- Win $100 in prizes!
Telecommuting -- A Safe Ride
A commentary on the hazards
of traditional commuting...
by Rick Johnson
In America the highway
lures people with a sense of motion, captivating curves, and
a never-ending parade of colorful cars. It's almost like a circus,
complete with rides, thrills, sounds and spills. It's the biggest
show in town, and it's one of the deadliest, too.
Last year nearly
40,000 American men, women, and children died after visiting
this circus. Hundreds of thousands more were injured -- many
disabled so they could no longer work, go to school, or enjoy
their lives as before. Billions of dollars worth of property
were lost. Billions more were spent on funerals, hospitalization,
therapy, and long-term care.
And yet, the
circus is still in business. It's big business, too. Maybe even
bigger, today, than it was back in the early 60's, when consumer
advocate Ralph Nader wrote in his book "Unsafe At Any Speed":
gigantic costs of the highway carnage in this country support
a service industry. A vast array of services -- medical, police, administrative, legal, insurance,
automotive repair, and funeral --
stand equipped to handle the direct and indirect consequences
of accident injuries. Traffic accidents create economic demands
for these services running into billions of dollars."
later hundreds of thousands of people are still being hurt on
our highways. This in spite of the fact that billions are being
spent to make our cars more "crash worthy" and our
highways wider and "safer." Does it matter that millions
of good people and families have been destroyed or disabled during
the 20th Century? Does anyone care?
many people care. Many people are devoting their lives to making
highways and vehicles safer. Other people are also beginning
to look at new perspectives about transportation to end the killing
and maiming that legions of "crash test dummies" can't
seem to stop. One perspective that offers new hope is "conservation
of commuting." Conservation of commuting includes activities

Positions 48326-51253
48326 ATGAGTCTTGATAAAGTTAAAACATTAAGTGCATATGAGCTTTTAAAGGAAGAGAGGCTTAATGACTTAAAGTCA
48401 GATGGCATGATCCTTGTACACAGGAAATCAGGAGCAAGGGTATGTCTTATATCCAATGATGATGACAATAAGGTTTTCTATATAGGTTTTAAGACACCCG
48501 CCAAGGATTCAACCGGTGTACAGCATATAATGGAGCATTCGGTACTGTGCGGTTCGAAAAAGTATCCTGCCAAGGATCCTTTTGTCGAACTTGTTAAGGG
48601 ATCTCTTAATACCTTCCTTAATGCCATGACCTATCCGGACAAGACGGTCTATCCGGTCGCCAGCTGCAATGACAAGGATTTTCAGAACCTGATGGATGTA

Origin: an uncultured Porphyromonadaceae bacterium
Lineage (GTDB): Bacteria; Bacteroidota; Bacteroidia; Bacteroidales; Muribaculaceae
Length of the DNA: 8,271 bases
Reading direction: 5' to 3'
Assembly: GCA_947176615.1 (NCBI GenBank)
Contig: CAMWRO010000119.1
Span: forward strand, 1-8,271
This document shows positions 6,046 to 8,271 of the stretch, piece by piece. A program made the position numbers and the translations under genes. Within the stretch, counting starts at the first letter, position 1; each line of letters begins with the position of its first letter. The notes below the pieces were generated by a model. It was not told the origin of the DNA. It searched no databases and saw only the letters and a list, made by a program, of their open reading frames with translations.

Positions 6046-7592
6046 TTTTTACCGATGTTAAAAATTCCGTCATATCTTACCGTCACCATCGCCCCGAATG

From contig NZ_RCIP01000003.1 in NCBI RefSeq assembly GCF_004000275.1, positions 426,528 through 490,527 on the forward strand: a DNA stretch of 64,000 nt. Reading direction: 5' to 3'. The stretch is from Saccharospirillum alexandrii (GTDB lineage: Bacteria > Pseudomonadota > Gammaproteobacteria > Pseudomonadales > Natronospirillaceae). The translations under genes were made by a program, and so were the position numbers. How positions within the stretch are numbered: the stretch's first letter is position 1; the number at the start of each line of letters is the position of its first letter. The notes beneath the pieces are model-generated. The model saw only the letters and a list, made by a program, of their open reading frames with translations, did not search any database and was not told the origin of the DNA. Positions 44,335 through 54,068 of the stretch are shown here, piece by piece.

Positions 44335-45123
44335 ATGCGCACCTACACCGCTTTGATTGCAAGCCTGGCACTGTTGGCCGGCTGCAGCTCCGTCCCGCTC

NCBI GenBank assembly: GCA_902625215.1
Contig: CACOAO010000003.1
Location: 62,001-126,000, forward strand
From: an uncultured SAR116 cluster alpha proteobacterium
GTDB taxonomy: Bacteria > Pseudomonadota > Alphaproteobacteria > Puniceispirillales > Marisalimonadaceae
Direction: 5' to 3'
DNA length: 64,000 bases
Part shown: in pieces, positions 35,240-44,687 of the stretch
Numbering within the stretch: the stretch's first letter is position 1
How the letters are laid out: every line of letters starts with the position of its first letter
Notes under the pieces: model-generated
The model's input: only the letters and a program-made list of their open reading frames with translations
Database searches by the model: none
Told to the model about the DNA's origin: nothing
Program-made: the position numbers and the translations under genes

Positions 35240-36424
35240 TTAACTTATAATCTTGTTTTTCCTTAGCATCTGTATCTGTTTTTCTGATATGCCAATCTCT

such as ride consolidation, ride sharing, and a relatively new
activity -- telecommuting.
telecommuting was promoted and accepted because it saves energy,
reduces pollution, increases productivity, and saves time and
money. Now, throughout America and around the world, more and
more people are beginning to recognize that telecommuting has
very important safety and health benefits, as well. Listen to
Michaela, who writes:
to see your efforts! I used to commute 30 mins to/from my Multimedia
job on a very congested freeway, with a dangerous switch of four
lanes within 1/4 mile in order to get to my exit. I now telecommute
from home exclusively and love it. I believe I would have eventually
been involved in a serious car accident had I continued commuting,
as I witnessed such accidents on a daily basis.
I now save time,
money, the environment and my health by telecommuting. I'm fortunate
to have such a flexible employer and I hope others will follow
There are millions
of people who face unsafe highway commutes every day. Many of
those people could telecommute and improve their safety, as Michaela
has done. Michaela and her employer should be highly commended
for helping to make highways safer by not using them unnecessarily.
much of the death and destruction that's taking place on American
highways and throughout the world will end. More people will
be allowed to telecommute, and more people will be allowed to
- Rick Johnson
is founder of the Telecommuting
Safety & Health Benefits Institute.